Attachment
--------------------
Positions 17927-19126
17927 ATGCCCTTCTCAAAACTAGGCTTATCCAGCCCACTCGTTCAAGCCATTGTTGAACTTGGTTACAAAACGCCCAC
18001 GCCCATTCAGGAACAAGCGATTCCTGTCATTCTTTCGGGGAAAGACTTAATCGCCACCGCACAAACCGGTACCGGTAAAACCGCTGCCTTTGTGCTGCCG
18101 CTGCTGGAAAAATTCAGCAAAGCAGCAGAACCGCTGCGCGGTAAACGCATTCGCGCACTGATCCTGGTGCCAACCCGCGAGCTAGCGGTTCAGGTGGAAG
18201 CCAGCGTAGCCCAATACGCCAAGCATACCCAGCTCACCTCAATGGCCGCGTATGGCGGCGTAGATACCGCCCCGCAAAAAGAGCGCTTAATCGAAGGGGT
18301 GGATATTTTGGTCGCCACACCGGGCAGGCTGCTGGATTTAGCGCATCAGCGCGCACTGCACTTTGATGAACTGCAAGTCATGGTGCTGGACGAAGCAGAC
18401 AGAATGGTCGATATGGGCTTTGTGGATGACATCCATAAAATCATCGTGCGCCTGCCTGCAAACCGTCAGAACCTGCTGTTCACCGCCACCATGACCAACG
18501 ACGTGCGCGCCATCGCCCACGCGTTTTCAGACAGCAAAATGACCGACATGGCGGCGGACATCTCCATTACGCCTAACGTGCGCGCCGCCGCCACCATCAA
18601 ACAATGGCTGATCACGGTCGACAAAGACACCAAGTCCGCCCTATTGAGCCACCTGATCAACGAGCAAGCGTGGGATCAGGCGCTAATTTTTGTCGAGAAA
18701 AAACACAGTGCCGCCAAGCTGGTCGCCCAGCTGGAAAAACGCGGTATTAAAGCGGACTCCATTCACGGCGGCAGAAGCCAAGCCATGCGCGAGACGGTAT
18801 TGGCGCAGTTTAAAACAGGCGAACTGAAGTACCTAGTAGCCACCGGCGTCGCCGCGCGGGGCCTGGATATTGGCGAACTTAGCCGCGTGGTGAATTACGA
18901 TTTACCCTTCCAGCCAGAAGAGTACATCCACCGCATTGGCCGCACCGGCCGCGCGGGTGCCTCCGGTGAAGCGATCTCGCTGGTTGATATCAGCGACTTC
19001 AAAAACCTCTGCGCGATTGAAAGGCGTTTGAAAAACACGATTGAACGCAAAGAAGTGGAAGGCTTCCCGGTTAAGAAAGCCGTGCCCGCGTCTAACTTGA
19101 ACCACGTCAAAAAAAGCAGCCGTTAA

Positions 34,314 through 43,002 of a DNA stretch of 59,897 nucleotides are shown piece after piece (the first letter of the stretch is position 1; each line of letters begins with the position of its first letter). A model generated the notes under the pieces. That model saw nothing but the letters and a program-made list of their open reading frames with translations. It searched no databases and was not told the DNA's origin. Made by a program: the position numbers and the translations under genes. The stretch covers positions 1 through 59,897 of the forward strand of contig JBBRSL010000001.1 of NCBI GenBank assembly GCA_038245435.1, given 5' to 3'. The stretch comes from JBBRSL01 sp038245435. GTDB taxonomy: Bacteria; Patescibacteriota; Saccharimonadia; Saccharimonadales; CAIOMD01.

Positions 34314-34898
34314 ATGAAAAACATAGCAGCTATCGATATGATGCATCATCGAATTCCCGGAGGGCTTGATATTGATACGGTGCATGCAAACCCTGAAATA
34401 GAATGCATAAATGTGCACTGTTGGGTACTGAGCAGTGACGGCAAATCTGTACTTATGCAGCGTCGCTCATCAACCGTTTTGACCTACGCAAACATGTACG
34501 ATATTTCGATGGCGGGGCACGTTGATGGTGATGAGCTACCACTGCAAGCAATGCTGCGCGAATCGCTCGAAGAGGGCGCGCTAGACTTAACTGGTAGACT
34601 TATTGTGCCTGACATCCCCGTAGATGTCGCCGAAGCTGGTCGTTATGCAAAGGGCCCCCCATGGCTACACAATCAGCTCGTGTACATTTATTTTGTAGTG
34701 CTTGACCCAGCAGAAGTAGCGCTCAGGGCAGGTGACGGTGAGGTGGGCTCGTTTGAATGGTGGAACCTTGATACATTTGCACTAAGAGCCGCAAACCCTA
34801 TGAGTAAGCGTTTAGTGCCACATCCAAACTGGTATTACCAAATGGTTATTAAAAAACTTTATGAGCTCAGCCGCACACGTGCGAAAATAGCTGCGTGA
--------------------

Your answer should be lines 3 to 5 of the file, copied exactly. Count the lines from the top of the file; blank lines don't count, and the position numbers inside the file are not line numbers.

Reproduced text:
18001 GCCCATTCAGGAACAAGCGATTCCTGTCATTCTTTCGGGGAAAGACTTAATCGCCACCGCACAAACCGGTACCGGTAAAACCGCTGCCTTTGTGCTGCCG
18101 CTGCTGGAAAAATTCAGCAAAGCAGCAGAACCGCTGCGCGGTAAACGCATTCGCGCACTGATCCTGGTGCCAACCCGCGAGCTAGCGGTTCAGGTGGAAG
18201 CCAGCGTAGCCCAATACGCCAAGCATACCCAGCTCACCTCAATGGCCGCGTATGGCGGCGTAGATACCGCCCCGCAAAAAGAGCGCTTAATCGAAGGGGT